Danvers residents, stranded in Puerto Rico by Maria, still seeking flight home
A Danvers couple taken by surprise when Hurricane Maria bore down on Puerto Rico is still trying to get home, days after the storm devastated the island, leaving much of it without power, fuel, or clean water.
Lisa Alviti, 55, and her boyfriend, Chris Clark, 56, said by phone that experiencing the Category 4 storm’s impact and aftermath had been “humbling” and had given them an appreciation of “the things that we take for granted.”
“It makes you realize how fortunate we are to have what we have and be able to bounce back,” Clark said.
Clark was awed by “the enormous force of nature in full fury,” he said, and for a time the storm was “really scary, with the noises and the crazy stuff that was going on.”
“The whole hotel was rocking back and forth, and it was . . . creaking and moaning,” he said. But ultimately the wind and rain were “the easy part, because we knew it was going to end.”
When the weather calmed, they witnessed Maria’s full devastation.
“It’s totaled,” Alviti said of the US territory. “The lines are down; the street lights are down in the middle of the street. You see the police on the highways with the highway crews. With chain saws, they have to move the trees off the streets. The fuel trucks can’t get through. . . . It’s just a mess.”
Alviti and Clark said they bought their tickets to Puerto Rico about six months ago, long before they could have anticipated the tempest. When they flew south on Sept. 17, they knew there was storm activity in the Caribbean, they said, but it wasn’t yet clear how fierce Maria would be, or that it would make landfall near them.
They awoke early on Monday for a walk on the beach, where they bumped into a a yoga instructor who told them the storm’s classification had gone from Category 1 to Category 3 overnight, and it was headed for the island, Clark said.
Maria later made landfall in Puerto Rico on Wednesday as a Category 4 storm.
After speaking to the yoga instructor, Alviti and Clark were on the phone by 7 a.m. Monday, seeking a flight out. They were put on a Tuesday flight, Alviti said, but then bumped in an apparent error by the airline.
“The managers were very apologetic,” Alviti said, “but I couldn’t understand why they couldn’t go to the people they gave our seats to and apologize to them instead.”
By Saturday, the couple had been assigned seats on about five flights by three airlines, they said, but then told the flights were canceled, the seats were no longer available, or the airport was inaccessible because of flooding.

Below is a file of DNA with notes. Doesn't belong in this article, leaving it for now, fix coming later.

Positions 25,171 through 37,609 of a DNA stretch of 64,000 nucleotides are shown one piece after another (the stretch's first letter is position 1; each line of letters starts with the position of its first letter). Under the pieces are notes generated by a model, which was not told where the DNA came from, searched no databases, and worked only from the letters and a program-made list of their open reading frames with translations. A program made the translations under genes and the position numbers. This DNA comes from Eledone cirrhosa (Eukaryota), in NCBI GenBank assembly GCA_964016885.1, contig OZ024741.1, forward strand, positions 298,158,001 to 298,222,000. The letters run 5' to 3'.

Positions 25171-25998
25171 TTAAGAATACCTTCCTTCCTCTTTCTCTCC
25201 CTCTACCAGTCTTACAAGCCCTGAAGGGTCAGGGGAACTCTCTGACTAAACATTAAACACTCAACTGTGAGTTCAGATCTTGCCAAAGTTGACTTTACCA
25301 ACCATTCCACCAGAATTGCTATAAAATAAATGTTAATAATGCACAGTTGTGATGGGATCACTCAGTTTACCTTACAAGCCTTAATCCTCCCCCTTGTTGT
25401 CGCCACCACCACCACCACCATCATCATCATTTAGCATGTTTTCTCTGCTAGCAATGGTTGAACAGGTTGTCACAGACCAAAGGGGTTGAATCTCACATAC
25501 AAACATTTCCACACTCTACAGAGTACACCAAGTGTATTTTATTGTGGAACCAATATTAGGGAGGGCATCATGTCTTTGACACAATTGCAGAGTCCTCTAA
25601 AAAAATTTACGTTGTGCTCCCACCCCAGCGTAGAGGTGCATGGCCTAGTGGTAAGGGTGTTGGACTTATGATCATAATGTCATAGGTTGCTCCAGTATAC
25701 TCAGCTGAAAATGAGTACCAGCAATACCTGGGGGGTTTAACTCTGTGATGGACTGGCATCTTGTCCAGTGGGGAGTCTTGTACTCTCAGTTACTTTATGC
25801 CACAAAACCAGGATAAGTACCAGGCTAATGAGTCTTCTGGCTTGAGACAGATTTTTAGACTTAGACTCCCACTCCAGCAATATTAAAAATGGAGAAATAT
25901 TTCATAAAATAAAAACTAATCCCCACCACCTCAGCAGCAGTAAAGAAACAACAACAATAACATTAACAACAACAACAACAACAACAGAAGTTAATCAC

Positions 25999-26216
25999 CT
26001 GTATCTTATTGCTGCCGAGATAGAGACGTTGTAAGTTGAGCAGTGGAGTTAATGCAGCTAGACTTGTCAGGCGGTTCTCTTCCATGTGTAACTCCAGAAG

On Saturday afternoon, they were hoping to leave on an 11 a.m. Sunday flight — provided that it, too, wasn’t canceled, oversold, or impossible to reach.
The couple had planned to spend their week on the island in a waterfront condominium owned by Alviti’s employer, a Beverly marketing firm, in Palmas del Mar — on the southeastern coast of the island, where the hurricane made landfall.
Alviti had wanted to visit Puerto Rico and make use of the condo for a while, she said, and decided to make the trip in September to celebrate her birthday.
As the storm approached, they evacuated Palmas del Mar and wound up in a hotel in Bayamón, then another in the Miramar neighborhood of San Juan, Alviti said.
“The water has remained on in the hotel and you can use the bathroom, and we are very lucky to have that, because most residents do not,” she said.
Alviti answered her cellphone on Saturday from a convenience store where she was buying drinking water, she said, adding that small shops were allowing customers inside one or two at a time, because they feared looting.
“There’s no refrigeration, and from talking with the general managers at the hotels, it’s going to probably get a lot worse for them before things get better,” she said. “They’ve never seen a storm come through here like Maria.”
Her sympathies are with the people of Puerto Rico, she said, who will feel the effects of the storm long after she is safely back in Danvers.
“I just wish I could do something for them,” she said. “We have a place to go. Eventually I will get home. These people, they don’t have anywhere to go.”
Despite the hardships of their trip, Alviti and Clark said they remain optimistic.
“What else can you do?” Alviti asked. “That’s how I live my life, anyhow. Every day, I wake up in the morning, and I open my eyes and I say, ‘Life is